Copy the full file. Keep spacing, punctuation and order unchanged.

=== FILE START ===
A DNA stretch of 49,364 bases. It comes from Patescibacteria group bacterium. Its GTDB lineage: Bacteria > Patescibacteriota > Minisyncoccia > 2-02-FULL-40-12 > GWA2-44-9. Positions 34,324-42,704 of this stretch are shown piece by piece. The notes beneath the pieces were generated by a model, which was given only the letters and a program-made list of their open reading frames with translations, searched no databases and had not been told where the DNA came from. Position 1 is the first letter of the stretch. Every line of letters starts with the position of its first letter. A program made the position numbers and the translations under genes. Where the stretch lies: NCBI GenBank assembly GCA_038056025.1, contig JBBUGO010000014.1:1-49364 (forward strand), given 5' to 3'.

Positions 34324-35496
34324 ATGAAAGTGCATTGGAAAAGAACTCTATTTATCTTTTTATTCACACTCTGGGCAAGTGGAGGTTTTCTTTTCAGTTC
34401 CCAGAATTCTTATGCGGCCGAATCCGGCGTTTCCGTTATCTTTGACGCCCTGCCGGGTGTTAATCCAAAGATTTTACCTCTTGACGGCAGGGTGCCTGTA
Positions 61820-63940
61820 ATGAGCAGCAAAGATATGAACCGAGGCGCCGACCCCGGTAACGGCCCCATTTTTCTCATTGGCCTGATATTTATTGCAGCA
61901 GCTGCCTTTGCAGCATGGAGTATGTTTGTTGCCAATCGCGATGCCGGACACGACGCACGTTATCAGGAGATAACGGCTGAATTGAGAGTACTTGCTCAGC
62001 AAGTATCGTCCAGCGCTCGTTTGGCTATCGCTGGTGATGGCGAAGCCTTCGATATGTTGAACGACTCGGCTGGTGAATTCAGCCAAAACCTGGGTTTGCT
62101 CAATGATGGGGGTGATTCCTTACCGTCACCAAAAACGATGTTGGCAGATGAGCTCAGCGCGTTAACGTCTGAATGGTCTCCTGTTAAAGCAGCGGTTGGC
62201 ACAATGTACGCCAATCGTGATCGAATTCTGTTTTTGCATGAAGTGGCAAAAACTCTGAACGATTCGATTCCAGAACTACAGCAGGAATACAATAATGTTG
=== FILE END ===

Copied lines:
A DNA stretch of 49,364 bases. It comes from Patescibacteria group bacterium. Its GTDB lineage: Bacteria > Patescibacteriota > Minisyncoccia > 2-02-FULL-40-12 > GWA2-44-9. Positions 34,324-42,704 of this stretch are shown piece by piece. The notes beneath the pieces were generated by a model, which was given only the letters and a program-made list of their open reading frames with translations, searched no databases and had not been told where the DNA came from. Position 1 is the first letter of the stretch. Every line of letters starts with the position of its first letter. A program made the position numbers and the translations under genes. Where the stretch lies: NCBI GenBank assembly GCA_038056025.1, contig JBBUGO010000014.1:1-49364 (forward strand), given 5' to 3'.

Positions 34324-35496
34324 ATGAAAGTGCATTGGAAAAGAACTCTATTTATCTTTTTATTCACACTCTGGGCAAGTGGAGGTTTTCTTTTCAGTTC
34401 CCAGAATTCTTATGCGGCCGAATCCGGCGTTTCCGTTATCTTTGACGCCCTGCCGGGTGTTAATCCAAAGATTTTACCTCTTGACGGCAGGGTGCCTGTA
Positions 61820-63940
61820 ATGAGCAGCAAAGATATGAACCGAGGCGCCGACCCCGGTAACGGCCCCATTTTTCTCATTGGCCTGATATTTATTGCAGCA
61901 GCTGCCTTTGCAGCATGGAGTATGTTTGTTGCCAATCGCGATGCCGGACACGACGCACGTTATCAGGAGATAACGGCTGAATTGAGAGTACTTGCTCAGC
62001 AAGTATCGTCCAGCGCTCGTTTGGCTATCGCTGGTGATGGCGAAGCCTTCGATATGTTGAACGACTCGGCTGGTGAATTCAGCCAAAACCTGGGTTTGCT
62101 CAATGATGGGGGTGATTCCTTACCGTCACCAAAAACGATGTTGGCAGATGAGCTCAGCGCGTTAACGTCTGAATGGTCTCCTGTTAAAGCAGCGGTTGGC
62201 ACAATGTACGCCAATCGTGATCGAATTCTGTTTTTGCATGAAGTGGCAAAAACTCTGAACGATTCGATTCCAGAACTACAGCAGGAATACAATAATGTTG